When facing with crises, many people may feel the need to seek therapy. During a time of crisis, individuals may experience a wide range of intense and disturbing emotions. Psychotherapy can be an effective way to help individuals manage these feelings and cope with the crisis. Therapists can provide support and guidance during this difficult time. They can also help individuals understand and cope with any underlying issues that may have led to the crisis. If you are experiencing a crisis, it is important to seek professional help. A therapist can assist you in managing your emotions and helping you through this difficult time.
What Are Crises?
A crisis is a moment of profound and suddenly accentuated distress. It’s an unstable period of time during which we feel threatened by psychological, social, and/or economic fluctuations that exceed one’s ability to cope.
People often need to find relief from crises as quickly as possible. By engaging in behavior such as eating unhealthy foods for comfort, people prolong the negative effect those events have on their mood instead of reaping mental health benefits.
Crises are the perception or experience of an event or situation as an enduring difficulty that exceeds one’s available coping resources.
There are the following five criteria in a person experiencing a mental crisis.
• The person perceives the event as meaningful, important and threatening for him.
• A person cannot alter and mitigate events or the effects of events with classical defense methods.
• There is increased fear, tension and confusion.
• The person shows a high subjective disturbance.
• Psychological balance rapidly deteriorates.
Are crises dangerous?
Yes, crises can be dangerous in psychology. A crisis is a time of great danger or difficulty, and it can be very stressful for a person. If a person is already dealing with mental health issues, a crisis can make those issues worse. Additionally, if a person does not have access to appropriate mental health care during a crisis, they may experience dangerous or harmful symptoms.
Three different psychotherapy approaches have been modeled in crisis intervention.
- Balance or intrapsychic model: The priority here is to determine the internal coping mechanisms of the person experiencing a crisis and to what extent the crisis affects the balance of the individual. The client is assisted in achieving pre-crisis balance quickly. Many therapists believe that early intervention works best when a person is out of control, confused, and unable to make appropriate choices.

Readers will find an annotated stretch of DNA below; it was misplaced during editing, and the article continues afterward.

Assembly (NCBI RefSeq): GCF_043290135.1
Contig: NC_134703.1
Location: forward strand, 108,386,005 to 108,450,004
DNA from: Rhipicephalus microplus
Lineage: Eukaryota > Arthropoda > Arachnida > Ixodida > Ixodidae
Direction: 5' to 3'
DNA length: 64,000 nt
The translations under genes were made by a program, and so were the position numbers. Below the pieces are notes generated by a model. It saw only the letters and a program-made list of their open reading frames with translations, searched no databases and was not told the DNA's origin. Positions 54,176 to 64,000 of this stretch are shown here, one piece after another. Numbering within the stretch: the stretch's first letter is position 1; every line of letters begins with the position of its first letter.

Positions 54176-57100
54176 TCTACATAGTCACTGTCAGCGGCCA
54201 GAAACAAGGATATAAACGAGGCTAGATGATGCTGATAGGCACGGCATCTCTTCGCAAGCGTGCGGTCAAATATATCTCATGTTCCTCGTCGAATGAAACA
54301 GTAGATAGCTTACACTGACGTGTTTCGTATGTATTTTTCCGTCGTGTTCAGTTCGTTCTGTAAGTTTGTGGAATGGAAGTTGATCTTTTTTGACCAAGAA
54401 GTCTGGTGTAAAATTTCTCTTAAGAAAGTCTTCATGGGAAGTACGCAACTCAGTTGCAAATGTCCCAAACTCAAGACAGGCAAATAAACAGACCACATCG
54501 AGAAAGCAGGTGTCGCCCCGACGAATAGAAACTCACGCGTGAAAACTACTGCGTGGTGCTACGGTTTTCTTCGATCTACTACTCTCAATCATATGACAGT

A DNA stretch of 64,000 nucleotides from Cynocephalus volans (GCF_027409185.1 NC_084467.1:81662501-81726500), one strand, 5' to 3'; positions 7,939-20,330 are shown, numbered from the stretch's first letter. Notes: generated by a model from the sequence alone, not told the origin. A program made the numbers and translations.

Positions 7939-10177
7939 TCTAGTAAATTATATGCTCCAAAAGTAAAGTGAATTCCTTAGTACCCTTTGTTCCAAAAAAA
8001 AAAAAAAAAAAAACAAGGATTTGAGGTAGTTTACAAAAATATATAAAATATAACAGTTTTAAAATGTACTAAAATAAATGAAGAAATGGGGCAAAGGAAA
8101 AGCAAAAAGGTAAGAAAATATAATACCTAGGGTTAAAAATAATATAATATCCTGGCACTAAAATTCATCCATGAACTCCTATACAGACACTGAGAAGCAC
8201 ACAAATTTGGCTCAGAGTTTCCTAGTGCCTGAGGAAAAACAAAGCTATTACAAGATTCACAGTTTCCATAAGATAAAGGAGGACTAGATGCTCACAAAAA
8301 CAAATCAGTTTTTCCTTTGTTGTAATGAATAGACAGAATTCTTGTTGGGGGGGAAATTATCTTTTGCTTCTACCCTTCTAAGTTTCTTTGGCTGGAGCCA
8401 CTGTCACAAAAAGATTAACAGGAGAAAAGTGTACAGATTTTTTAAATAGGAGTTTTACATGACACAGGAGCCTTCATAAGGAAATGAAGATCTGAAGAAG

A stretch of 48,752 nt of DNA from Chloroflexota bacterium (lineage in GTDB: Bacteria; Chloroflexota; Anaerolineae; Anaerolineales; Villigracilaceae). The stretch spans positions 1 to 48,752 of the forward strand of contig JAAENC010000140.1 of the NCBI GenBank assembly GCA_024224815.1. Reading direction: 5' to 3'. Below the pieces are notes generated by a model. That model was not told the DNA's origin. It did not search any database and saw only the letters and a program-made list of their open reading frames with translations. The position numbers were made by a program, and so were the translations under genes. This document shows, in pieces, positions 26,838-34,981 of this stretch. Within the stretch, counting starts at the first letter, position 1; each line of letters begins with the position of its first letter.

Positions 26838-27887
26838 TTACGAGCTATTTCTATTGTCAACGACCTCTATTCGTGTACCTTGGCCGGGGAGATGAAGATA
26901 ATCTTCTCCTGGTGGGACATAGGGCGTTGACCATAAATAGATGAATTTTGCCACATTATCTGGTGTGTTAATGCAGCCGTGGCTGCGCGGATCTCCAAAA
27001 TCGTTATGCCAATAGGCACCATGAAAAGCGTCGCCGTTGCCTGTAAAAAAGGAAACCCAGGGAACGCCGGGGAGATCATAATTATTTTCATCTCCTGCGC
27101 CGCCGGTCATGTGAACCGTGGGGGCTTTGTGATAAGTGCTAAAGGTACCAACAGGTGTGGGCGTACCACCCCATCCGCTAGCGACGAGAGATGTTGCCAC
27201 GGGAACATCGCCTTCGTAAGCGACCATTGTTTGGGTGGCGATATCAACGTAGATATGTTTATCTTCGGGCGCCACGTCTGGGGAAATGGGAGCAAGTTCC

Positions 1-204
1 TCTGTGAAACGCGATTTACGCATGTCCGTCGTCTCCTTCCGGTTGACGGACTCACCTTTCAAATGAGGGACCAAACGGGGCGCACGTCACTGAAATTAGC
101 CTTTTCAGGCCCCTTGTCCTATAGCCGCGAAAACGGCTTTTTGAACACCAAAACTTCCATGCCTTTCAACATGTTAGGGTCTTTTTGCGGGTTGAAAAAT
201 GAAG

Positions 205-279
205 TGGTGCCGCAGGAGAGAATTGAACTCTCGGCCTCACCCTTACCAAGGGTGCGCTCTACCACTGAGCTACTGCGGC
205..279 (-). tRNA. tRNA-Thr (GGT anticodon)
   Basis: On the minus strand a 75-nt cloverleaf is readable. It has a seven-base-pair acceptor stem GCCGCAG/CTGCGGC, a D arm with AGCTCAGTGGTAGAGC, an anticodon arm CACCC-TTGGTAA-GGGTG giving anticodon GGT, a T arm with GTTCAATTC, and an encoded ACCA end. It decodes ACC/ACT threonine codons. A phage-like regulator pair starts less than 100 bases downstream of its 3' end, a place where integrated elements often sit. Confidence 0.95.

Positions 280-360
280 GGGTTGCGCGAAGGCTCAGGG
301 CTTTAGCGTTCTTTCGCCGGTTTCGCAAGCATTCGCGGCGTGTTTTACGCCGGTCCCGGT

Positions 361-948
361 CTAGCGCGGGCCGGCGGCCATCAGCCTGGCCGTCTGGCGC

- Cognitive model: Many people cannot endure the extreme tension and psychological imbalance of the crisis for more than a few weeks. The crisis is conceptualized as an erroneous perception of events in a person’s life. The three dimensions of the crisis are the accelerating event, the individual’s perception of this event in a way that turns into a subjective disturbance, and the failure of general coping methods against the individual’s perception.
- Psychosocial change model: According to this model, which argues that the person’s personality, environment, and behaviors predispose to problem behavior, the person does not learn anything from previous crisis experiences, and new crises validate the individual’s personal perception.
In severe psychological crises, patients can hurt themselves and other people. In addition to this, emotional pain, a strong feeling of remorse and depression are the most common symptoms.
In mental crises, the psychiatrist/psychotherapist who will intervene in the crisis is important. The main concern of the client is to regain the level of security that the crisis lowered. The psychotherapist will assist the client in finding ways to restore this personal security. First, the current threat or obstacle to the balance of the client should be identified and the conditions that will help neutralize or control it should be determined. The therapist who can establish an empathic relationship with the client will take the biggest step.
The second step in crisis psychotherapy is defining the problem. In addition to determining the strengths and weaknesses of the client, the investigation of the conditions causing the crisis will be discussed at this stage. Meanwhile, the client is helped to think correctly.
The third step of psychotherapy in resolving the crisis is providing support and determining alternatives. The feeling of vulnerability is the main feature of the client in crisis. Believing that the conditions are out of control, the patient is in doubt that he/she will re-balance these conditions. The revival of old feelings of inadequacy or failure will magnify the problem. Emotional and situational support to be given to the client so that he/she does not feel alone during the crisis is one of the important goals of psychotherapy.
In the last phase of psychotherapy, the client is assisted in change. Taking an active role, the therapist will focus on changing the client’s own failed coping mechanisms and finding alternative valid ways.
The criteria to be taken into account when planning psychotherapy in psychological crises are the age of the client, the severity of the crisis, the coping level of the client, and the availability of external resources. In mental crises of children and adolescents, the support of teachers and other adults, especially parents, is very important in treatment.
In mental crises, the solution can sometimes take place in a single session, or it can be as long as the crisis itself.
Natural disasters, exposure to violence, sexual abuse, death, divorce, moving, job change, unemployment, military service, chronic illness, adolescence, aging are the most common factors that cause intense mental crises. Getting psychiatrist/psychotherapist support before the crisis deepens can solve the problem in a short time.